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Re: [I-M223] M284

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  • Stephen Timmis
    I think it possible that no one knows for sure the migration pattern of M284. I know, for a while Ken Nordvedt favoured a theory of M284 having a British and
    Message 1 of 57 , Feb 26 7:55 PM
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      I think it possible that no one knows for sure the migration pattern of M284. I know, for a while Ken Nordvedt favoured a theory of M284 having a British and Irish Isles Genesis. If this is true then M284 on the Continent would be some kind of Back Migration. Others Favour the idea that M284 was mixed in with the Germadic Tribes that settled The British and Irish Isles at the time of the Anglo-Saxon Invasions.

      Some like this Anglo-Saxon theory, but would prefer to call them Germadic, and favour their setlement to be over a longer time span than the traditional "Invasion" theory, probably dating from 500BCE at the latest to the time of the Norman Invasion. There is also a strong possibility that the Western European, Isles populations have been going back and forth across the channel for Millenia, Inter-breeding, Inter-marrying, and of very similar cultural and economic make-up right up to the imposition of Hegemony by the Roman Empire in the first few Centuries CE. In fact, the differences between "Celt" and "Saxon/Germadic" could revolve around the degree of conquest and cultural integration the Romans managed to achieve during the time of the Empire.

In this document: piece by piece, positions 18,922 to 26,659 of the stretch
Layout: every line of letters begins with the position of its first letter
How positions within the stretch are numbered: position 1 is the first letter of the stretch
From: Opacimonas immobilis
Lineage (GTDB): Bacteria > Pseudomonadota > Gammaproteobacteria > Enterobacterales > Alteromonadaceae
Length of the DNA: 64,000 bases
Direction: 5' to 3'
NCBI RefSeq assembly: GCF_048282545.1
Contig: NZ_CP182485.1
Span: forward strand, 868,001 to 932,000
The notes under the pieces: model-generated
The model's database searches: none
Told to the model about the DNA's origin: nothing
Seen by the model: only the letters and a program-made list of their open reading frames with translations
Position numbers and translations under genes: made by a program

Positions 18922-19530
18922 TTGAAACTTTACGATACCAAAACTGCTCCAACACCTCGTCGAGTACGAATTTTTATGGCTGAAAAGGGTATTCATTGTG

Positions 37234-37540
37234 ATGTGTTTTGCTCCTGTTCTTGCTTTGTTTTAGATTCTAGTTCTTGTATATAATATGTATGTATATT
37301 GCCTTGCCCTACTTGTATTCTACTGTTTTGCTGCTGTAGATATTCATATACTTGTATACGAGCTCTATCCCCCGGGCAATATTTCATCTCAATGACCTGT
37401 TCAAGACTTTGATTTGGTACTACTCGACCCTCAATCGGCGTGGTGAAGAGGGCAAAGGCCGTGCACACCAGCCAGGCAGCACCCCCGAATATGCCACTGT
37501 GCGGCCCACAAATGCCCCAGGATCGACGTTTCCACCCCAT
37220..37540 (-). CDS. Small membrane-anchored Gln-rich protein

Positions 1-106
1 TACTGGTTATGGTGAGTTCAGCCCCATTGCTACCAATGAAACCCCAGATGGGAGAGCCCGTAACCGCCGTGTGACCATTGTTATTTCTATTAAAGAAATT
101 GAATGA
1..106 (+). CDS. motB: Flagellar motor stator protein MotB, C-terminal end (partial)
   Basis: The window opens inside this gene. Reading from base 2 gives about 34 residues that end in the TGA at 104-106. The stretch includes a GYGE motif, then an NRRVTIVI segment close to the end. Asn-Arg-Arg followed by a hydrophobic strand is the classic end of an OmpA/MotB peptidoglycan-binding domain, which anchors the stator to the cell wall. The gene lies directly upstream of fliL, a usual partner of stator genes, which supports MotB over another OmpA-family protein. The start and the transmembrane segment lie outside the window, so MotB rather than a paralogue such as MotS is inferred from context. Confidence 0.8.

Another theory suggests that M284 had it's origins on the Mesolithic European mainland and migrated to the Isles with the La Tene Celtic culture in about 500BCE. This theory assumes a DNA link where one does not need to exist. Trade was always far more extensive in Pre-Roman Europe than has ever been allowed in the minds of many. Culture and goods can travel without people travelling. There has never been a "Celtic" language found to be associated with The Austro-Swiss areas of influence. It all begs the question, What is a Celt? The people chatting Cymraeg and Gaelic today are no more related to the people of La Tene and Hallstadt than are the Modern Germans. The "Celtic Migration" to Anatolia was not of people talking a Celtic Language, and nor were they very closely genetically related to the people from modern Celtic Language-speaking Nations.

       There are some professional historians and archaeologists that consider the question of "Celtic" to be highly problematic. The areas associated with the Celts, as talked about and recognised by ancient writers, is very different to the places where, today, people talk, what are labelled, Indo-European Celtic Languages. Another theory that was favoured for a while, and visciously expounded in thoroughly uncompromising terms, on many DNA forums, was the idea that Farming spread to Europe with the Indo-European languages, all brought into Europe by R1b, or Y-DNA Hap R generally. However, all Y-DNA so far found places agricultural start-up in Europe firmly associated with Y-DNA Haps E, G, J and enthusiastically taken up by Y-DNA Hap I. No R was found, and so the "CERTAIN" link between Indo-European Languages and Arable Agriculture is probably fallacious. If the Agrarian/Language link is true it can still not be associated with Haplogroup R coming off the Steppes.